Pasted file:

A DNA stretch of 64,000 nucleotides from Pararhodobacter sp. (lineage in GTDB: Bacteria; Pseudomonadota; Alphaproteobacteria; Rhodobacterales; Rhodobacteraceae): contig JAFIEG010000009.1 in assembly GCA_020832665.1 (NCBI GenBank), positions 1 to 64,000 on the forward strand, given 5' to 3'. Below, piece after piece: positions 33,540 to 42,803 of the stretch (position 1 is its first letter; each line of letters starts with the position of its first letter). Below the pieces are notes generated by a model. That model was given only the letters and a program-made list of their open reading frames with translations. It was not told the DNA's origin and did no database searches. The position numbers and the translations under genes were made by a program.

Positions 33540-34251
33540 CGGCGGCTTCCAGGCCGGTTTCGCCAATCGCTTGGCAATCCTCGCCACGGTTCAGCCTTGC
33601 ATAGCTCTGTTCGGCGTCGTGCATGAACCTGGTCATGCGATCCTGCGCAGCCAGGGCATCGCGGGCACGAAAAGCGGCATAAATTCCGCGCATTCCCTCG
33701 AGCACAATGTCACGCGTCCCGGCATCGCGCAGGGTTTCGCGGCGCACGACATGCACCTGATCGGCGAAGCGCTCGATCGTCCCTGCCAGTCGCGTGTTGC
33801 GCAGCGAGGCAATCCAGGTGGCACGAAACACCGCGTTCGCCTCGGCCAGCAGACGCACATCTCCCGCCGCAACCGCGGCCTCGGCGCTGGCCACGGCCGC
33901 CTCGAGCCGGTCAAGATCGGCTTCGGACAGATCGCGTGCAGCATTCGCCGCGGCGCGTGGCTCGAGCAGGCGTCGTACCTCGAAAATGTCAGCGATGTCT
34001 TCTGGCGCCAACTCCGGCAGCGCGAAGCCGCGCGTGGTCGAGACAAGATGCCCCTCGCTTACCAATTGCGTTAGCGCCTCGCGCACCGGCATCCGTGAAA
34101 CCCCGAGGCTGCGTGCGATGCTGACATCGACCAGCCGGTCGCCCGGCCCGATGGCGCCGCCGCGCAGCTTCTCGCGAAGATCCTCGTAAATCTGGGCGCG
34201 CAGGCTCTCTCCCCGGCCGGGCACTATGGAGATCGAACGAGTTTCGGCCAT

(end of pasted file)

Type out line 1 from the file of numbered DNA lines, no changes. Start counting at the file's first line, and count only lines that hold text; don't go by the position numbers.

A DNA stretch of 64,000 nucleotides from Pararhodobacter sp. (lineage in GTDB: Bacteria; Pseudomonadota; Alphaproteobacteria; Rhodobacterales; Rhodobacteraceae): contig JAFIEG010000009.1 in assembly GCA_020832665.1 (NCBI GenBank), positions 1 to 64,000 on the forward strand, given 5' to 3'. Below, piece after piece: positions 33,540 to 42,803 of the stretch (position 1 is its first letter; each line of letters starts with the position of its first letter). Below the pieces are notes generated by a model. That model was given only the letters and a program-made list of their open reading frames with translations. It was not told the DNA's origin and did no database searches. The position numbers and the translations under genes were made by a program.